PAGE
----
As for SocialistWorker.org, we will to continue to publish for a brief period of a week or two. After SW ends publication, a new blog or website is being established to function, as SW has for the past several weeks, as a public-facing continuation of the internal discussion among ISO members and former members.
Many members passionately supported trying to keep SW going in different forms, but this website and SW’s paper edition have always been bound up with the ISO, so our future can’t be separated from the organization behind it. We do, however, plan to keep SW online into the future as an archive of the ISO’s activism and analysis going back several decades.
In the same spirit, the proposal for the planned dissolution of the ISO set out a course to keep soon-to-be-former members of the ISO connected, with a goal of contributing to the rebuilding of a revolutionary socialist current on the left into the future.
Many, though not all, branches of the ISO, including those that voted to disaffiliate from the group in recent weeks, are committed to staying together on a local basis. And, of course, the things that brought people around the ISO in the first place — being active in struggles and organizing work, as well as projecting socialist politics — will continue to motivate those who participated in the ISO.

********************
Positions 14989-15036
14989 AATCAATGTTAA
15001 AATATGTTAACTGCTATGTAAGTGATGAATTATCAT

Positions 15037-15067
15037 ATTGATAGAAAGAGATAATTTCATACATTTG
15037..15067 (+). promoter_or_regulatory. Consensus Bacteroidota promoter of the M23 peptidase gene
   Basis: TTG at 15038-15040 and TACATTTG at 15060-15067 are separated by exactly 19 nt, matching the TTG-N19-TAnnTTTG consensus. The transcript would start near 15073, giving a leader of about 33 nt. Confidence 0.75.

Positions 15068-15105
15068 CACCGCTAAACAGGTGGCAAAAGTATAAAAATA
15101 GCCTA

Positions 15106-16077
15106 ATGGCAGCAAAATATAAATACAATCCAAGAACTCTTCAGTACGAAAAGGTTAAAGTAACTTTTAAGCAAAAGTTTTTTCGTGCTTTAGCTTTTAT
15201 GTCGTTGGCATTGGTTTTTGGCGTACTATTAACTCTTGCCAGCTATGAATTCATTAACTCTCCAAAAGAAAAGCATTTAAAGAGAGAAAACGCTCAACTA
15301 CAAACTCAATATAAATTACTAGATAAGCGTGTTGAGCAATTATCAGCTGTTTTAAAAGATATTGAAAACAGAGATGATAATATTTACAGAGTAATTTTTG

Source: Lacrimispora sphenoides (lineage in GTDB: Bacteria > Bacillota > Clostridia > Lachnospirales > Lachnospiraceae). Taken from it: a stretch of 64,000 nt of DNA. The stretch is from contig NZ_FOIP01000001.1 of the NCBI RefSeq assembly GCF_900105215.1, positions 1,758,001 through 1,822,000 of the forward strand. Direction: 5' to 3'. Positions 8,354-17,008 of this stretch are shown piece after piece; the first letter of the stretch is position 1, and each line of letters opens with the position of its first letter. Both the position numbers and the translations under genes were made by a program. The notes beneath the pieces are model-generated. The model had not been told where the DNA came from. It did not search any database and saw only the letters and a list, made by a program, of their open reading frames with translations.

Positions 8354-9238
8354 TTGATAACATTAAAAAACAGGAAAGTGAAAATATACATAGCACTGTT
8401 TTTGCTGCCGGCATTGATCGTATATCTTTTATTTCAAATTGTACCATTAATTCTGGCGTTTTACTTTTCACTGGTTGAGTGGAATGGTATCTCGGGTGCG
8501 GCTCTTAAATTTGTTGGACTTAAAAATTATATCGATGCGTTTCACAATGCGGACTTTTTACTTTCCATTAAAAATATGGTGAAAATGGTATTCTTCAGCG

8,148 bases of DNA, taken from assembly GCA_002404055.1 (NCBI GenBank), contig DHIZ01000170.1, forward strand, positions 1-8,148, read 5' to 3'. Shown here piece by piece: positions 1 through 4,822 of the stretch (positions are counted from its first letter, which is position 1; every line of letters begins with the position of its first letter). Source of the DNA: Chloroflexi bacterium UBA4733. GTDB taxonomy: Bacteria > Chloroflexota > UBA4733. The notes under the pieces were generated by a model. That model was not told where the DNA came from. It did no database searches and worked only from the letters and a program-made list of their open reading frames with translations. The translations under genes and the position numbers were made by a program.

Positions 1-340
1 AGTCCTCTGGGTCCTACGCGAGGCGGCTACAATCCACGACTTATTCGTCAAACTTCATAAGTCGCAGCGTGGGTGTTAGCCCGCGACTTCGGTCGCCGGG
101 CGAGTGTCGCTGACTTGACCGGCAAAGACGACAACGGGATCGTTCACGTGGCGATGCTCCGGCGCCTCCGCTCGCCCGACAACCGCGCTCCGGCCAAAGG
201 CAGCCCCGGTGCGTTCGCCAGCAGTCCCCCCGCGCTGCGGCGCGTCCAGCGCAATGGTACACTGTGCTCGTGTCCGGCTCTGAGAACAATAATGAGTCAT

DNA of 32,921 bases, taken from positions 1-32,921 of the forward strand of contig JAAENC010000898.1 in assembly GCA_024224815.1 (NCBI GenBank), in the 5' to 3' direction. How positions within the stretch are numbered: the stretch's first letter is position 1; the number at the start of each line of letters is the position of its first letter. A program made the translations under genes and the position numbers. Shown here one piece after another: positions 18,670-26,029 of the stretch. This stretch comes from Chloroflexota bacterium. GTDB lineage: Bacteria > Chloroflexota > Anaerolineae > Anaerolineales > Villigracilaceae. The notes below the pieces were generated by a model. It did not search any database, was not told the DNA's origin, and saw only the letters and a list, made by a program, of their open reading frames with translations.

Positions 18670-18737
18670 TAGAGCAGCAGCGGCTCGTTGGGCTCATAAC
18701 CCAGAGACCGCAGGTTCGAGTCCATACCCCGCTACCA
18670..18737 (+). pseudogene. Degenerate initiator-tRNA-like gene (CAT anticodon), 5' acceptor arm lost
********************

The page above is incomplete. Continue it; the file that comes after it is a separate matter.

Another proposal with strong support will keep the coordinating committee of the ISO National Branch Council together to be a means to connect local formations during the coming months at least.
This matches the sentiment expressed in the proposal for dissolution for members and groups of members to participate in future discussions that draw out the lessons of the ISO’s experience and take up the challenge of revolutionary socialist organization in the future:
We are not proposing that we could simply rebuild a new ISO. After a sufficient national break that allows us time to take care of our bodies and minds, we should do a deep dive into the political lessons collectively. We will develop a listserv for those committed to reclaiming our politics, and we will convene monthly Zoom calls to read, argue and debate the politics that can take us forward and figure out what kind of publication and organization comes out of this process.
There are some specific plans already for advancing this discussion. A proposal for former ISO members to organize regional meet-ups and conferences in the coming months won support.
So did another suggestion for members and groups of former ISO members to continue building the Socialism conference as an important space for the whole left. The conference will take place in Chicago on July 4-7 with an expanded alliance of sponsors, led by Haymarket Books and the Center for Economic Research and Social Change.
All of us who were part of the ISO have been through a wrenching and soul-searching process. As the organization’s leadership team pointed out when releasing the vote totals, it will take time for all of us to process, rebuild trust and move ahead.
But for everyone who participated, the ISO’s vote to dissolve was the outcome of an honest and passionate discussion about how we could lay the basis for the collective hope we all share: to put forward the politics of socialism from below in the struggles of the future.